The response to the book has been interesting to say the least. To understand the sheer negativity of the response you need to understand how many groups this Lewis manages to piss off with just one book. Here is a shorter version of the book in terms of the individuals, institutions and industries it puts down.
1. High Frequency Trading takes money out of the pocket of ordinary investors by gauging their intent through smaller orders (pings) and then electronically racing ahead of them on other exchanges. It’s a combination of electronic front running, need for speed and mission impossible all put together in a single movie. Despite how farfetched that plot sounds, it is very believable and certainly true.
2. The exchanges are willing counterparties to this scam. They make it happen with their free structure, with co-location of servers and with sharing order flow information and data feeds at faster speeds with HFT firms. Oh and there is an upcoming new exchange that solves most of the problems created by these guys by finally offering a truly fair market place for investors.
3. The regulators condone this behavior because they misunderstand HFT firms’ true contribution to market liquidity. There is also an issue with unintended consequences and side effects of market regulation and the ability of the market to figure out loopholes and gaps in the best intended of regulations. Finally there is the comment about the cozy post employment relationship between ex regulators and the HFT industry and the complete write off of most regulator efforts to tame abuses in the industry over the last hundred years.
4. The big boys are clueless in terms of figuring out what is really happening within their own firms as well as with their trades.
5. Dark pools. The less said about these guys the better. While the founding thesis behind dark pools may have been better pricing and liquidity. The reality is the complete opposite.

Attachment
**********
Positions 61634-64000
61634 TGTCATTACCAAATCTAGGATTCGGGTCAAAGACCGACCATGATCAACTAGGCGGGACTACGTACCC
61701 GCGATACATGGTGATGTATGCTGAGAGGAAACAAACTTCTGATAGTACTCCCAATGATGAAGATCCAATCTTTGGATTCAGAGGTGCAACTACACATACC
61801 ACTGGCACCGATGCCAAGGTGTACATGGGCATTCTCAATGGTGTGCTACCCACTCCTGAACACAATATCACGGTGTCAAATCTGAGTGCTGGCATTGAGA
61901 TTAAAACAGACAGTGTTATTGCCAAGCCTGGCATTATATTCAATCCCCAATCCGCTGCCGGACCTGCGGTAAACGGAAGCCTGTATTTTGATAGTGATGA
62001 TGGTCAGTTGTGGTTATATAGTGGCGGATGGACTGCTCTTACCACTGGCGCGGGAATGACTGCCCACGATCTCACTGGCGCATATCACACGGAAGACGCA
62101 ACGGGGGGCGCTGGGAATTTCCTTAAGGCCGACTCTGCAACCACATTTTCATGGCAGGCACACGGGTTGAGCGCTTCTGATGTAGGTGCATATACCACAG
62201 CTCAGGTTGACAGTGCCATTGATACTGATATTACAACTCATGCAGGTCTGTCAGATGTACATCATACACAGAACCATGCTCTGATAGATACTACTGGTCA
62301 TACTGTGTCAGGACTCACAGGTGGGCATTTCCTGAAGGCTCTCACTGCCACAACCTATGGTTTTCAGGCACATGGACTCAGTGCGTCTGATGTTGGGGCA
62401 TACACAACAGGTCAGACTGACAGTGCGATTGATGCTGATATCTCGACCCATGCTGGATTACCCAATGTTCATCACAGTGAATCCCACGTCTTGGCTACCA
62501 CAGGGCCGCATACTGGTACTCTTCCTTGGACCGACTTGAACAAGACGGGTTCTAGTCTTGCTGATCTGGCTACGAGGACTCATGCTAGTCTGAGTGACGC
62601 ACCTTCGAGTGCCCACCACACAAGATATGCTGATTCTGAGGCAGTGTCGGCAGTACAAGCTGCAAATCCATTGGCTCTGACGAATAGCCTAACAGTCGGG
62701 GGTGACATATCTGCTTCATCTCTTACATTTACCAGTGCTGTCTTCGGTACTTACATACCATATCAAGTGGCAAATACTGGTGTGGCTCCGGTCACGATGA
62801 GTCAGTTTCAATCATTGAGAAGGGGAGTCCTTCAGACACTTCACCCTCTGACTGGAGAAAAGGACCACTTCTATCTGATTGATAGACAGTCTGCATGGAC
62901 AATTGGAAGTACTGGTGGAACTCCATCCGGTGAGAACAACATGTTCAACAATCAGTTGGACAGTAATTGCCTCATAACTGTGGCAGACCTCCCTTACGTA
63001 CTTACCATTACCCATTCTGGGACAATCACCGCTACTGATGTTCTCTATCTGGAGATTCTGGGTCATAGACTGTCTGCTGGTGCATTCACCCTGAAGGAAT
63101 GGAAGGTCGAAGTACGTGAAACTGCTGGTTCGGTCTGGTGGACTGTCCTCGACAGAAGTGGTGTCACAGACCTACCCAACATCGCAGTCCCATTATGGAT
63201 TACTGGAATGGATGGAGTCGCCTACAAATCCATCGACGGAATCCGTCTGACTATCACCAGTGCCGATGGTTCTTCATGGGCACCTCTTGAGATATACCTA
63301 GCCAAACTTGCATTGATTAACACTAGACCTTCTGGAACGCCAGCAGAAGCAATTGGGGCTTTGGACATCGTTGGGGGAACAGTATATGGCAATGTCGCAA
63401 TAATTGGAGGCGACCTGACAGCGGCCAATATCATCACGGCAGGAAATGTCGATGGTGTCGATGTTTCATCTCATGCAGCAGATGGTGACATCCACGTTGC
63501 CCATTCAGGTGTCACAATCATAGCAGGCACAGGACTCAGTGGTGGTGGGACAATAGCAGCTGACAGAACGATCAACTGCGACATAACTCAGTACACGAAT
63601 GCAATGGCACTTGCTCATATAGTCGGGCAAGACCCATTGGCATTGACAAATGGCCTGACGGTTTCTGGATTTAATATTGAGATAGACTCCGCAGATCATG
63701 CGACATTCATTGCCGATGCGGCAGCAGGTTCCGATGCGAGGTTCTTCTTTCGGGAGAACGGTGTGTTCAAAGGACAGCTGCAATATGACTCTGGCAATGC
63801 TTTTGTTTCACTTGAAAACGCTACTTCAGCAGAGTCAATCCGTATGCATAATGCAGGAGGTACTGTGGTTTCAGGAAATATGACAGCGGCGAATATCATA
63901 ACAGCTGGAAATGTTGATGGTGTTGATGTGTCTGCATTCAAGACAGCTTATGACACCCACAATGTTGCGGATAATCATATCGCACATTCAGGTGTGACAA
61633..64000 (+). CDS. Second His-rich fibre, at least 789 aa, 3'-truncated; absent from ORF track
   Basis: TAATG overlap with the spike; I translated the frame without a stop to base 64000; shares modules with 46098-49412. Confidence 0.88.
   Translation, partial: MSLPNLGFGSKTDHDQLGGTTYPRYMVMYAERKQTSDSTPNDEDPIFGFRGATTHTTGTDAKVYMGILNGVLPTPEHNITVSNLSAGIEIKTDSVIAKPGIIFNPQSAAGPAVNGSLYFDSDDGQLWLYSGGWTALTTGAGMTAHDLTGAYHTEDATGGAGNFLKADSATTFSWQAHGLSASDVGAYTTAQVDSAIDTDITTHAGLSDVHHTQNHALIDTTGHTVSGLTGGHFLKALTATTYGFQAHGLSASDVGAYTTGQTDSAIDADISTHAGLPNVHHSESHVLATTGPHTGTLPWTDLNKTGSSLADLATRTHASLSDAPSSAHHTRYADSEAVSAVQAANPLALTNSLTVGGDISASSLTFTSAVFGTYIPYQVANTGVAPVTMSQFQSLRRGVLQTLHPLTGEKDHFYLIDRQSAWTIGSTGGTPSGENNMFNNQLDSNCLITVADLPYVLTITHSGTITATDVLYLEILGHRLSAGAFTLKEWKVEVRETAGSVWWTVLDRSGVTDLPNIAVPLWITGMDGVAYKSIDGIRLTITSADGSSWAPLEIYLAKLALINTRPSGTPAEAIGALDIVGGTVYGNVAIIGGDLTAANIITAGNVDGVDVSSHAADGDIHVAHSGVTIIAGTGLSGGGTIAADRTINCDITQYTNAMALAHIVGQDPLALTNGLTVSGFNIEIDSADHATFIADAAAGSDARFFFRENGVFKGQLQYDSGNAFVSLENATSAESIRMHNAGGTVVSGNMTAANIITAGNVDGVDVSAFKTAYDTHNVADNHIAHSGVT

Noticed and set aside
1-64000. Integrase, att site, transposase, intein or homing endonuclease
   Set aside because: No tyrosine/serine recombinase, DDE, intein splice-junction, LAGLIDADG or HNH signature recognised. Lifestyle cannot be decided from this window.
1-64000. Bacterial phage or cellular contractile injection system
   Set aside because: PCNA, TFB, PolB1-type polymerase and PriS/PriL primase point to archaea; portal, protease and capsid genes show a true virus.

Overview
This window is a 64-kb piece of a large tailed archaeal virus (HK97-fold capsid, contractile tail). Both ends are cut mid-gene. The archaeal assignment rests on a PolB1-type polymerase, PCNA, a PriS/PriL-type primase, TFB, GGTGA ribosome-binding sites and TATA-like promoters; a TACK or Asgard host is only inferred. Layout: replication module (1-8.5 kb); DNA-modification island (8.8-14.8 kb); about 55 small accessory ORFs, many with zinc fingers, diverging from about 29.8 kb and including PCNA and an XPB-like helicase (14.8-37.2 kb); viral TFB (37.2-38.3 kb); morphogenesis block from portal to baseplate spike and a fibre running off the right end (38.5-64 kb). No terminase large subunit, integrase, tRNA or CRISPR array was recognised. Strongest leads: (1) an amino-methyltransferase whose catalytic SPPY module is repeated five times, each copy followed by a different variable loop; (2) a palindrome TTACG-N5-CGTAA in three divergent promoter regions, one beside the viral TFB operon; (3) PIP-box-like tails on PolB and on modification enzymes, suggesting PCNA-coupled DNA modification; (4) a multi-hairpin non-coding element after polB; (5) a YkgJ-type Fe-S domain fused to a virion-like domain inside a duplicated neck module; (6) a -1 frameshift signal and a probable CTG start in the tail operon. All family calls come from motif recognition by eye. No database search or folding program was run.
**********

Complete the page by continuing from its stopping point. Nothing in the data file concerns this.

6. And if that list fails to impress you here is a news item that certainly merits an ouch. Silver Lake backed HFT player Virtu pulls IPO.
A typical review by a member of the Lewis mildly put off list of 6 above starts off with “I had been a true Lewis fan for decades but this book has really put me off. Lewis has lost it. He has gone out and …. (substitute your own words) part of the financial world and has shown his complete and total lack of understanding of the business”. Online forums are filled with outrage from the HFT industry. Quora, a great knowledge sharing platform has quite a few responses and counter arguments to the book. Most however are by anonymous authors repeatedly professing no real or hidden links to the HFT industry. Their negativity and absence of any real substance in their response belies that claim.
Micheal Dorf at Cornell writes a great balanced response to this group of criticism. He however takes issue with Lewis’s writeoff of regulatory response. Dorf is certainly correct in voicing the opinion that our best hope is better regulation. But as an industry insider Lewis and (many others) are correct to assume otherwise. Their argument is simple. In an age where regulators have lost the battle to attract smarter talent and can neither match nor counter the financial incentives offered by the industry, the battle for enforcing better regulation is already lost.
Flash boys would have been a great book if it had stopped here. But the book has three additional side stories. The painful recounting of Sergey Aleynikov prosecution on Goldman’s behest, the real value of shaving off a millisecond on a order routing network and the story of Spread networks and finally two partners at Goldman making the right call by taking a bet on IEX. While the Sergey account casts Goldman as the real villain, the IEX bet finally provides relief to Goldman alums wondering how the firm had managed to get in the middle of so much bad publicity over the last few years.
Should you buy and read the book?
It doesn’t matter where you stand on the debate on HFT, the book is an interesting read and like all Lewis works a read it in one sitting affair. It also has the list of the clean broker dealers who do play it fair on IEX.
And yes, in case you were wondering it does make a strong case for equating HFT with a sophisticated form of electronic front running condoned by major players in the financial markets. A claim that to-date has not been effectively rebutted by the HFT industry.
Lewis makes it official. The markets are rigged.